Wilson backtracked on his definition of Cadougan’s lessons as playing “reckless,” knowing that his efficiency must remain and that Williams won’t let him get too off-track — he described his transformation as “balancing the line” between aggressiveness and playing smart. But at times Wilson knew he almost seemed robotic in the way he played within the offense, rarely taking chances or showing off the athleticism, strength and speed that made him a Division I running-back prospect in high school and top-100 basketball prospect that garnered plenty of attention on the recruiting trail.
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Shooting more and finding the lane does not constitute an overhaul in his skill set, and it doesn’t force him to do something he’s not comfortable doing. Rather, Wilson wants to expand his game in the sense of doing what he knows he’s capable of, but wasn’t needed to do the last two years.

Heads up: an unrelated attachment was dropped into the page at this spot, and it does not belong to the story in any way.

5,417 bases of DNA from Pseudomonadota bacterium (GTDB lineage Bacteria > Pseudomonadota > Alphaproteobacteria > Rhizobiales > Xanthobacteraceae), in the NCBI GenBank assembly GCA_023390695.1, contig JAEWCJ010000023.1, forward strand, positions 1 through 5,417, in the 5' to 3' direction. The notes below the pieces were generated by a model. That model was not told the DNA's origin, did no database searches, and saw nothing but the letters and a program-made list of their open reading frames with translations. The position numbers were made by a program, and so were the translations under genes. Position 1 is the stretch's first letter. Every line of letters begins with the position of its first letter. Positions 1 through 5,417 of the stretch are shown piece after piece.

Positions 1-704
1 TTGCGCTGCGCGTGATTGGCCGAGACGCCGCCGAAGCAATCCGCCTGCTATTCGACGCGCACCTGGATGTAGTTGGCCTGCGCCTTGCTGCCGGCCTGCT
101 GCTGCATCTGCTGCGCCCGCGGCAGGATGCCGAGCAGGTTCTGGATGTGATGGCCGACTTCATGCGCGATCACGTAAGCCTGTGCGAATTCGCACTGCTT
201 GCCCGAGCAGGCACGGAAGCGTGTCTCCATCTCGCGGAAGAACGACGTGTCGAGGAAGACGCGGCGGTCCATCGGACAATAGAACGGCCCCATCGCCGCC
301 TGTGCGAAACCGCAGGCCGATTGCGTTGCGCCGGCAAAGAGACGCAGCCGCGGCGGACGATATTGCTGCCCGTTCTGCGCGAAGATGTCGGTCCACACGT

“I think it’s important that he expands on what he did last year,” assistant Isaac Chew said. “Obviously the ball will be in his hands right away. I think he’s ready, but he doesn’t need to do anything drastic; just be more consistent in the time that he’s given.
“I think he’ll be an unbelievable defensively. I think he’ll be one of the best rebounding guards in the country, I think he’ll play at a different kind of pace. He just needs to make plays when it’s needed for him to make plays, be it scoring, be it the right pass, be it a hockey assist. Just making sure he manages our team in the right way.”
Chew’s comment — that Wilson manages the team while looking to improve on his individual skills — is the most important part of the point guard’s progression. Wilson can play well and put up numbers in the box score, but if he doesn’t have the trust of his head coach it may mean negative results in the win/loss column.